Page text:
All-Ireland centre for autism is back on track|
MIDDLETOWN, Ireland: An all-Ireland centre for children with autism is back on track after the Irish government ended a pause in funding.
The Irish Prime Minister, Brian Cowen, said his government would return to backing the Middletown Centre of Excellence.
In May, the centre's future was cast into doubt, when the Dail (Irish Parliament) withdrew finances citing economic pressure.
The decision was announced at a meeting of the North/South Ministerial Council, which involved Cowen, and Northern Ireland's First and Deputy First Ministers in Limavady.
Education departments in Northern Ireland and the Irish Republic have been equally financing the Middletown project.
The centre was approved in 2002 but opened in a limited way only.
It is understood that £6m has already been spent on the centre. It currently carries out research and training for professionals who work within the autism field, but the eventual aim had been to take in children.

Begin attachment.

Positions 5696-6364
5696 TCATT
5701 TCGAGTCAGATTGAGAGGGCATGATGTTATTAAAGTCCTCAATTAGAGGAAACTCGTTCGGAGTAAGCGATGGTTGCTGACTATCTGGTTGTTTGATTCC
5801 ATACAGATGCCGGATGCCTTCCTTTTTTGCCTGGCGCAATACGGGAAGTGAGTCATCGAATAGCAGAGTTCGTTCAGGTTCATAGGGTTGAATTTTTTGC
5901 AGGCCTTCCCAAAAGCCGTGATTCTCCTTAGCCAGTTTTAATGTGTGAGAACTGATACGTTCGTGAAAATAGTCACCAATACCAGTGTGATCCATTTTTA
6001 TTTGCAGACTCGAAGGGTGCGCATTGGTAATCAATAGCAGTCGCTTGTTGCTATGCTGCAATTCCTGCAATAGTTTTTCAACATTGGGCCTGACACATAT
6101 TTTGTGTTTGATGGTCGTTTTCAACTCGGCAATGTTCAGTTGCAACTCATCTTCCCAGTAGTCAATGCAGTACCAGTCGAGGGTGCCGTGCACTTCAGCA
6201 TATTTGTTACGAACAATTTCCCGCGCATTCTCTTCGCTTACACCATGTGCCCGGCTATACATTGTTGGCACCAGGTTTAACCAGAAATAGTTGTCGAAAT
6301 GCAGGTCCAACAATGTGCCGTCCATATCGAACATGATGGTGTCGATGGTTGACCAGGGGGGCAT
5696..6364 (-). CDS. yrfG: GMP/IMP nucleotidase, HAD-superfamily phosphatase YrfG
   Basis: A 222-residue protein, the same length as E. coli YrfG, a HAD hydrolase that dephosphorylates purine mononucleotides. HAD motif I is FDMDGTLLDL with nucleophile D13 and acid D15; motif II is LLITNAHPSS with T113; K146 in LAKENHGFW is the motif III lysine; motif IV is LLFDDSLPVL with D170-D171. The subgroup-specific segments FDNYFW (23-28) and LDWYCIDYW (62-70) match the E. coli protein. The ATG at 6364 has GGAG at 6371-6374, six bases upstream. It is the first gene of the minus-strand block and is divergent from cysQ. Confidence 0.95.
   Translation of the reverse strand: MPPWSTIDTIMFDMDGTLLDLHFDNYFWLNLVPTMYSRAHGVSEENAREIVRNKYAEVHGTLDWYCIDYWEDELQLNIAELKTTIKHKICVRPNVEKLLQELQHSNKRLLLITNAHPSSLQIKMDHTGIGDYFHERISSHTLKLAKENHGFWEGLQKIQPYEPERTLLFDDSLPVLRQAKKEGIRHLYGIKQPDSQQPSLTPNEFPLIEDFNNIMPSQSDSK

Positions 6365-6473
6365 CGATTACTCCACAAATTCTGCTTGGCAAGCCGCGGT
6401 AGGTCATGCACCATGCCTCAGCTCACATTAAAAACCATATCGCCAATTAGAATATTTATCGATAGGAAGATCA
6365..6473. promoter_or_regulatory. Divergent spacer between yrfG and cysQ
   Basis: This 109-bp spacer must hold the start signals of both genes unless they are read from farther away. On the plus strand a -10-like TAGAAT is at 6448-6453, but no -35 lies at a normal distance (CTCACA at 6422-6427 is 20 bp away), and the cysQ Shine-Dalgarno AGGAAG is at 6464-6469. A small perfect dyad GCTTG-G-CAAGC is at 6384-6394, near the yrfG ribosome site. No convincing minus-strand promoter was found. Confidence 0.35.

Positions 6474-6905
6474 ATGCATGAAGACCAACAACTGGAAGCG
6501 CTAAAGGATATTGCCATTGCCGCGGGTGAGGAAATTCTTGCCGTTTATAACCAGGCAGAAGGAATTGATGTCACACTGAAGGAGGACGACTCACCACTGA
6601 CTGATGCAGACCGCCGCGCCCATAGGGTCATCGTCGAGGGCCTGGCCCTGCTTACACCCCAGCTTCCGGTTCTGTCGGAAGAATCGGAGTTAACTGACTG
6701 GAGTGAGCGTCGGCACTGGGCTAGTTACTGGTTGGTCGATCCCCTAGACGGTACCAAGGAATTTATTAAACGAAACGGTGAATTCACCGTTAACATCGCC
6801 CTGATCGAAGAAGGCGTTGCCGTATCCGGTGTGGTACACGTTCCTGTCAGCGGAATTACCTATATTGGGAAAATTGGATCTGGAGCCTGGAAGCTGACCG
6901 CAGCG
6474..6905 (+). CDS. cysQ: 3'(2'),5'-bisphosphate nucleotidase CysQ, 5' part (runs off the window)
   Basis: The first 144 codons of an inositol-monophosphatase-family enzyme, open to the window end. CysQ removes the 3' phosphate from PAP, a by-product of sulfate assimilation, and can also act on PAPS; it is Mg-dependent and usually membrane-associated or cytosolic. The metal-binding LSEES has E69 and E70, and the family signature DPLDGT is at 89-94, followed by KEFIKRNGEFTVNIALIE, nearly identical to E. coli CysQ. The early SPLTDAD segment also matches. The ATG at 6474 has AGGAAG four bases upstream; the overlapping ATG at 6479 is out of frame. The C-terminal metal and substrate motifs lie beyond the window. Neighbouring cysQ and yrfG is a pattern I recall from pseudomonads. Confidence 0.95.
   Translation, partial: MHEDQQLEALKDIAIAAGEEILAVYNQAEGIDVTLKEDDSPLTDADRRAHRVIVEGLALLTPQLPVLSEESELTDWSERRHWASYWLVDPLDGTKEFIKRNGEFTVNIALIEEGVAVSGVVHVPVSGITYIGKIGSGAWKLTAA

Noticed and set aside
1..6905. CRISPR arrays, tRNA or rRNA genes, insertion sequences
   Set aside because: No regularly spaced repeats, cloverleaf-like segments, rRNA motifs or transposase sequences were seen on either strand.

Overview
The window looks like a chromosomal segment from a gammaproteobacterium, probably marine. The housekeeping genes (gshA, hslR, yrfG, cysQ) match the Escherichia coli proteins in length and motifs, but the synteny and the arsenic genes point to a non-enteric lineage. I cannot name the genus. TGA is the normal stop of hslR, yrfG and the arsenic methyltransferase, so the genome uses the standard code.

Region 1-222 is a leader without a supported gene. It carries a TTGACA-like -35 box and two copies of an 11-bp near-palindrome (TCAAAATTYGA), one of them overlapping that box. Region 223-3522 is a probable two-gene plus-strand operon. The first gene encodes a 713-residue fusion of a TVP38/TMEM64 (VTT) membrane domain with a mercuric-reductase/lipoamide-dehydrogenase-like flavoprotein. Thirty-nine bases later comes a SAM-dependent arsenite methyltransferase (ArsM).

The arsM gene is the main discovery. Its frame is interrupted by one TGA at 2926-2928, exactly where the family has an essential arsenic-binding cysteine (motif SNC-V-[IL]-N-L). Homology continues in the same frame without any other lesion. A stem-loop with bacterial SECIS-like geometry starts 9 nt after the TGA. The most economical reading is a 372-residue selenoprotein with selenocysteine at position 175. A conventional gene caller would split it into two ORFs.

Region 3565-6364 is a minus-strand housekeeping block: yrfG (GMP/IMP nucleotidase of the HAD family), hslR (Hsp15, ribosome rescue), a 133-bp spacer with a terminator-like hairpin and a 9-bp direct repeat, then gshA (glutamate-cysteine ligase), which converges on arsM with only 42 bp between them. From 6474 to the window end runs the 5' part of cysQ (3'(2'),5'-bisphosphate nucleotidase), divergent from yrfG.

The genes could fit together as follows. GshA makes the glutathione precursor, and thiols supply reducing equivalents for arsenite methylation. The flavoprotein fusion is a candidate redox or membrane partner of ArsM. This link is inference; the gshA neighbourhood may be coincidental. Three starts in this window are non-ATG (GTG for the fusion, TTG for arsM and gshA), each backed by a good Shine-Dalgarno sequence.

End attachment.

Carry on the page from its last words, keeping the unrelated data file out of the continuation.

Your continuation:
The next stage of building a residential block for assessment and therapy, and employing extra staff, was at jeopardy because of the shortage of funds.
At the meeting on December 14, plans to progress a new road project from Aughnacloy to Londonderry and on to Donegal were also agreed.
Peter Robinson, Martin McGuinness and Cowen also discussed the economy and ways in which the North and South could co-operate.
(Source: BBC News Online, December 14, 2009)